A creeping case is on the rise in Tokyo, where Team USA’s stranglehold at the Summer Olympics is under threat.
Some achievers such as the American women’s gymnastics team – winners of the previous four major international events – have fallen to the ground. The American women decided for a silver medal on Tuesday amid the chaos of superstar Simone Biles who stepped off the Olympic stage due to the mental tension to meet the gold standard aimed at her.
The American softball team, which once crushed rivals, also lost on Tuesday and played Japan 2-0 in the gold medal, while the women’s soccer team barely advanced to the knockout rounds after an overwhelming pointless match against Australia.
Then there was the men’s basketball team’s 83-76 defeat against France this past weekend – the Americans’ first Olympic setback in men’s hoops since 2004.
The upcoming competition won the most medals by 25 on Tuesday night, but was one behind Japan in gold medals – 10 to 9. So far, the gold standard could not be reached in events that usually dominate it.
The shaky first week raises the question: is this the death of American sportsmanship as we know it?
“People are getting older and dynasties are falling apart,” Olympic historian Bill Malon from Tokyo said on Tuesday. “The Roman Empire Disappeared.”
In other words, nothing lasts forever. Not even if we’re talking about one of the greatest athletes of our lifetime like Biles.
She tumbled surprisingly from her seat after the weight of expectation in the pre-Olympic build-up became too much to handle.
After winning four gold medals at the Rio Games in 2016, Biles told reporters on Tuesday that her love of gymnastics had been taken away from her.
“This Olympics I wanted it to be for myself,” Biles said. “I still do it for other people, and it hurts my heart that what I love has been taken away from me to please other people.”
Lost in the hope is that Biles, 24, is one of hundreds of victims of Larry Nassar, the doctor of the gymnastics team in Michigan and the U.S. who is serving a prison sentence for molesting women and girls.
While training for the Tokyo Games, Biles criticized sports officials, including the US Olympic and Paralympic Committee, for not doing enough to prevent future episodes of sexual abuse.
The reigning world champion soccer team, like Biles, came to Tokyo with great expectations. But the United States opened the tournament with a 3-0 defeat by Sweden and was honestly played out by Australia on Tuesday.
“The one thing that surprised me a little bit was that they were a little passive in their printing, and I’m used to seeing them very, very aggressively,” Australian coach Tony Gustavsson said on a news conference said.
That will have to change when the USA plays the Netherlands in a quarter-final with the 2019 finalists of the World Cup on Friday morning. The United States won that game 2-0.
It goes for its fifth gold medal and tries to become the first country to win the World Cup and Olympics in a row.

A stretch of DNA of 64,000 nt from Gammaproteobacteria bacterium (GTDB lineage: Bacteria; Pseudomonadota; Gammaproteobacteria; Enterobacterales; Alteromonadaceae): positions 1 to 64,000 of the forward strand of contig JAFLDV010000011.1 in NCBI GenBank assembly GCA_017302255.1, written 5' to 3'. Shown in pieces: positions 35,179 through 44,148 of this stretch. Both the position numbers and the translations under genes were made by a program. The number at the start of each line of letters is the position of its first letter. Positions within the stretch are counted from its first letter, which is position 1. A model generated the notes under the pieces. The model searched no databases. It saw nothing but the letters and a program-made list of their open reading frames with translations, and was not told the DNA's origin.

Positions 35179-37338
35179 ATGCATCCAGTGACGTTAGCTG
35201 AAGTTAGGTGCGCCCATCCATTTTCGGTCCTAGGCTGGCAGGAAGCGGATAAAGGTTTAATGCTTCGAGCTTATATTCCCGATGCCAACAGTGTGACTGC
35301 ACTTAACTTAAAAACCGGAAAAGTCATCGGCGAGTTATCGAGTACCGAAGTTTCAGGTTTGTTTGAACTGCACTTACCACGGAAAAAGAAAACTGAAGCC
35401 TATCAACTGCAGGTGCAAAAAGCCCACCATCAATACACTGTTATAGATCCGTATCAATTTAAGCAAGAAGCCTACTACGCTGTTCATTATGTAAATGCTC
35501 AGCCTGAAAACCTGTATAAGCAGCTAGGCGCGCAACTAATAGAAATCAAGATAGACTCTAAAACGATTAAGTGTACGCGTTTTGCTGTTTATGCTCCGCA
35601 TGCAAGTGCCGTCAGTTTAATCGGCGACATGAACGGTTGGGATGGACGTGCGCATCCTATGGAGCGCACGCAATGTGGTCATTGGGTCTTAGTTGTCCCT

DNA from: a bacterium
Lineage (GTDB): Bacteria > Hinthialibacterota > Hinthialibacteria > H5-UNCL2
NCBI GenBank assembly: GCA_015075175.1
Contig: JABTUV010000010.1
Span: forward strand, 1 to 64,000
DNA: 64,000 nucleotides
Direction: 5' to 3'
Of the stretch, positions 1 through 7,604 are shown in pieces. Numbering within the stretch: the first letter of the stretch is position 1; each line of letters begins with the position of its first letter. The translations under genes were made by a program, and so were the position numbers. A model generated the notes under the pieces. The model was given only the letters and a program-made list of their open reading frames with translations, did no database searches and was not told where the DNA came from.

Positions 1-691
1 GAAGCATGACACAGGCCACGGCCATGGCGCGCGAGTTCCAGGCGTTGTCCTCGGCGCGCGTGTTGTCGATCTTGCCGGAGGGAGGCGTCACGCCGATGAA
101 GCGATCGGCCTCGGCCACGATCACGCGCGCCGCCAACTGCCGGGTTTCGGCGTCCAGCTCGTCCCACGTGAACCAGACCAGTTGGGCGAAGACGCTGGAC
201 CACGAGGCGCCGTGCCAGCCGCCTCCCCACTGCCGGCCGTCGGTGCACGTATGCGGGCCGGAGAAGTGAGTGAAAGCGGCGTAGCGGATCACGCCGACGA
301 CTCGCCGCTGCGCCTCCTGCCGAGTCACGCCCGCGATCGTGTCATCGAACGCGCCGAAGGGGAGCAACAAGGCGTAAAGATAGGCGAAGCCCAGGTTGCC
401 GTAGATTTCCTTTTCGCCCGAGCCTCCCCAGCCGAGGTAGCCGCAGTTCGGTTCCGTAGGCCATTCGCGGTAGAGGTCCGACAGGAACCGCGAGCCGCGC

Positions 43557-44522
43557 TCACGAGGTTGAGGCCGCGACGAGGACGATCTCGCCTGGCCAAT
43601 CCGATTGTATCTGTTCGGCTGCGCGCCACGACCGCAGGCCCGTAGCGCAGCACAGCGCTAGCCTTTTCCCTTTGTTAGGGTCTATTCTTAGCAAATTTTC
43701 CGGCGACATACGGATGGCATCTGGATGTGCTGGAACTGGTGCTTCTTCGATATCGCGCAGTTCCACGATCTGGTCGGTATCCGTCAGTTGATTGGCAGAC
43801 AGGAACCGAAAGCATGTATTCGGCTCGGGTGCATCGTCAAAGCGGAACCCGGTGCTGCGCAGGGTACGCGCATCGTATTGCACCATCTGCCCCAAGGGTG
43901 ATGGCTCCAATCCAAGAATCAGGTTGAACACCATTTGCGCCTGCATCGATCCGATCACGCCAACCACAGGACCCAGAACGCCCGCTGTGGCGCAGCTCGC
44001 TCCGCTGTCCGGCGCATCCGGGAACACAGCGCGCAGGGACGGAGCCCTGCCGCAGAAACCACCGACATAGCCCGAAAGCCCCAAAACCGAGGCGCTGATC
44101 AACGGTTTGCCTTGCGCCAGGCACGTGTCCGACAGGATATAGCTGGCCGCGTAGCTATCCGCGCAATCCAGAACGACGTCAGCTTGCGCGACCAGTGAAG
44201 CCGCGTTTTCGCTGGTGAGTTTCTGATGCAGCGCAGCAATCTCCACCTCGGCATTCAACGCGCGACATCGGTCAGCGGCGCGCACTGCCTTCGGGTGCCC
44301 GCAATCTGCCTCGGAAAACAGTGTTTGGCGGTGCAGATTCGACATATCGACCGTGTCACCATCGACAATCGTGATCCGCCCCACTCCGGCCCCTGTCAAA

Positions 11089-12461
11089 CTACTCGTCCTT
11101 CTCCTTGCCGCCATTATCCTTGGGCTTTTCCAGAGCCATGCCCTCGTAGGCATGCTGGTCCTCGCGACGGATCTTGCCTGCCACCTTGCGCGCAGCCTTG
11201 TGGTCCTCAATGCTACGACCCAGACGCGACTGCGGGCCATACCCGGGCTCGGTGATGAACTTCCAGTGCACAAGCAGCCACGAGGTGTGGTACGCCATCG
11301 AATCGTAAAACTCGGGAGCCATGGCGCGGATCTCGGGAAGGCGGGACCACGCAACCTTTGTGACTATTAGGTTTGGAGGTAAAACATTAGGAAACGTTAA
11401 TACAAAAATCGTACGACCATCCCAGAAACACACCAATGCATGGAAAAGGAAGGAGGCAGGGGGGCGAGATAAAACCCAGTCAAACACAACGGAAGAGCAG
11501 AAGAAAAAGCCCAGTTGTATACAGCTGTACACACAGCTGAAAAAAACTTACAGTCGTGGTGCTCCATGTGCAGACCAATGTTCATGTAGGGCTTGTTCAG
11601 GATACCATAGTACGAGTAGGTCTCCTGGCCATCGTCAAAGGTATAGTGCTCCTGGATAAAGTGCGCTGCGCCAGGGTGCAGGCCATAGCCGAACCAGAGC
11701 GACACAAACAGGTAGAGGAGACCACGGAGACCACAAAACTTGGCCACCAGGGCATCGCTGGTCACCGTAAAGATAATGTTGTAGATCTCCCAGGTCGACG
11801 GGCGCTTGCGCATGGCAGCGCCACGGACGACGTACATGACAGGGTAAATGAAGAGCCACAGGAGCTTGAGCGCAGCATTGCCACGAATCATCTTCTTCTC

But the United States did not win a medal at the 2016 Olympics for the first time, when nemesis Sweden eliminated the Americans in the quarterfinals in Brazil.
Bob Condron, a former USOPC manager who attended 16 Olympics, is optimistic about the coming days.
“There will always be disappointments,” he said Tuesday. ‘But at the end of the rodeo, the US is the best. The Olympics are our bright moment. ”
The Tokyo Games end on August 8, so the final chapter has yet to be written. But anyone who pays attention can see the direction the normally dominant Team USA is going after a few days of mind-boggling performances.
Not that this is the first time that results have led to concern. When a university team led by David Robinson “only” won a bronze medal at the 1988 Seoul Games, American basketball officials had had enough of the pretext.
They hosted the original Dream Team of NBA stars four years later in Barcelona.
The latest version of NBA stars has lost its sense of invincibility, as France showed over the weekend. U.S. coach Gregg Popovich highlighted the point by reminding reporters that the NBA is now a global game.
“It’s a bit hubris when you think America just needs to roll the ball and win,” he said.
The changing outlook may be bad for American Olympians, but it’s good for the Olympics. What turns out to be a lot is competition is worth watching sports.
As much as we marveled at Stanford swimmer Katie Ledecky winning the half-length races, she sucked the drama out of the pool by her dominance at the 2012 and 2016 Games.
Imagine the tension that day to watch an older Ledecky give up everything she had against the Ariarne Titmus in Australia in the 400m freestyle.
Ledecky (24) finished with her fastest time in five years – 3 minutes 57.36 seconds – but she lost.
Ledecky could not have shown more joy over the silver medal swim because she gets it. It’s about delivering the best performance, wherever it may fall.
Triumph against the odds offers the immersive experience of returning the Olympic audiences. If it weren’t for the heartbreaking moments, the 17-day sports show would have been as outdated as the old bread for a long time.
Without the Miracle on Ice and Boys on the Boat, the Games might never have become the billion-dollar engine it was in 2021.
“There is nothing wrong with that,” said Harvey Schiller, former executive director of the U.S. Olympic and Paralympic Committee. “Nobody on the other hand said they would lose.”